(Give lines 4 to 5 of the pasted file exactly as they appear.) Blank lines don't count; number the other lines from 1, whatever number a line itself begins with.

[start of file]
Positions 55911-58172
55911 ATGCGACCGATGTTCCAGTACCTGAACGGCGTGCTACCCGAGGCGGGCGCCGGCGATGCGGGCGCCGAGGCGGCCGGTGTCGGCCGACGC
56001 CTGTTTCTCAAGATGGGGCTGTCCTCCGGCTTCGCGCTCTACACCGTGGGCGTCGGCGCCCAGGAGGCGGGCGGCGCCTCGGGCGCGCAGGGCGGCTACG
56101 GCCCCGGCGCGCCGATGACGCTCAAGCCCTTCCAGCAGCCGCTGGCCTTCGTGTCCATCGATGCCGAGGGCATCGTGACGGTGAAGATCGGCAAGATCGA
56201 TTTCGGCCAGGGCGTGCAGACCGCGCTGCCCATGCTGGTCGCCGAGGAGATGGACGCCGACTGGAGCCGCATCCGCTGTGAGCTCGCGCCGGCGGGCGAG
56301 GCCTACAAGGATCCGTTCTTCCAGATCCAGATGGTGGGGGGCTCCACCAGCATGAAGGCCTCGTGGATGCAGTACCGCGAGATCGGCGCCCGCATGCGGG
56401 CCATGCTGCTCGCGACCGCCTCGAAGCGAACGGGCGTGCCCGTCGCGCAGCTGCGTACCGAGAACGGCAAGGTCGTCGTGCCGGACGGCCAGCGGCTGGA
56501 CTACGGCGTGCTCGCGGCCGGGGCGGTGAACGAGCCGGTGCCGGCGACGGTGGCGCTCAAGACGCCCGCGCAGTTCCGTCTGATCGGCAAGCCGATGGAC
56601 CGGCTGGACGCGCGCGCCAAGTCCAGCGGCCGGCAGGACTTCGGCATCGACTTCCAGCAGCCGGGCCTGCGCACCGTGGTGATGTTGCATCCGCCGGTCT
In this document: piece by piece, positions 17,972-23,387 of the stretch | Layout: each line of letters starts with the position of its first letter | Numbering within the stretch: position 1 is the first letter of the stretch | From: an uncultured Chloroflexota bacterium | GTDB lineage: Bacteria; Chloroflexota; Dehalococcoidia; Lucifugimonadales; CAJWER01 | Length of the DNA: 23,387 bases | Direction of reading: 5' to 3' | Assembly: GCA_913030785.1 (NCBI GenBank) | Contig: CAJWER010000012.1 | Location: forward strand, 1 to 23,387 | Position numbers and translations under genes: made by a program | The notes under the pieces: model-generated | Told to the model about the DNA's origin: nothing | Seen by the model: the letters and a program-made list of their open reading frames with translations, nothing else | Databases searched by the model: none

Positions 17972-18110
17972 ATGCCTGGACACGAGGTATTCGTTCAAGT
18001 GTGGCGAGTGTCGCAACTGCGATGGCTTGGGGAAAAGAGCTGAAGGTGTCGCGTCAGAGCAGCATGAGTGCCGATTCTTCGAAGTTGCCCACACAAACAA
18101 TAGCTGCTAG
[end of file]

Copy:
56101 GCCCCGGCGCGCCGATGACGCTCAAGCCCTTCCAGCAGCCGCTGGCCTTCGTGTCCATCGATGCCGAGGGCATCGTGACGGTGAAGATCGGCAAGATCGA
56201 TTTCGGCCAGGGCGTGCAGACCGCGCTGCCCATGCTGGTCGCCGAGGAGATGGACGCCGACTGGAGCCGCATCCGCTGTGAGCTCGCGCCGGCGGGCGAG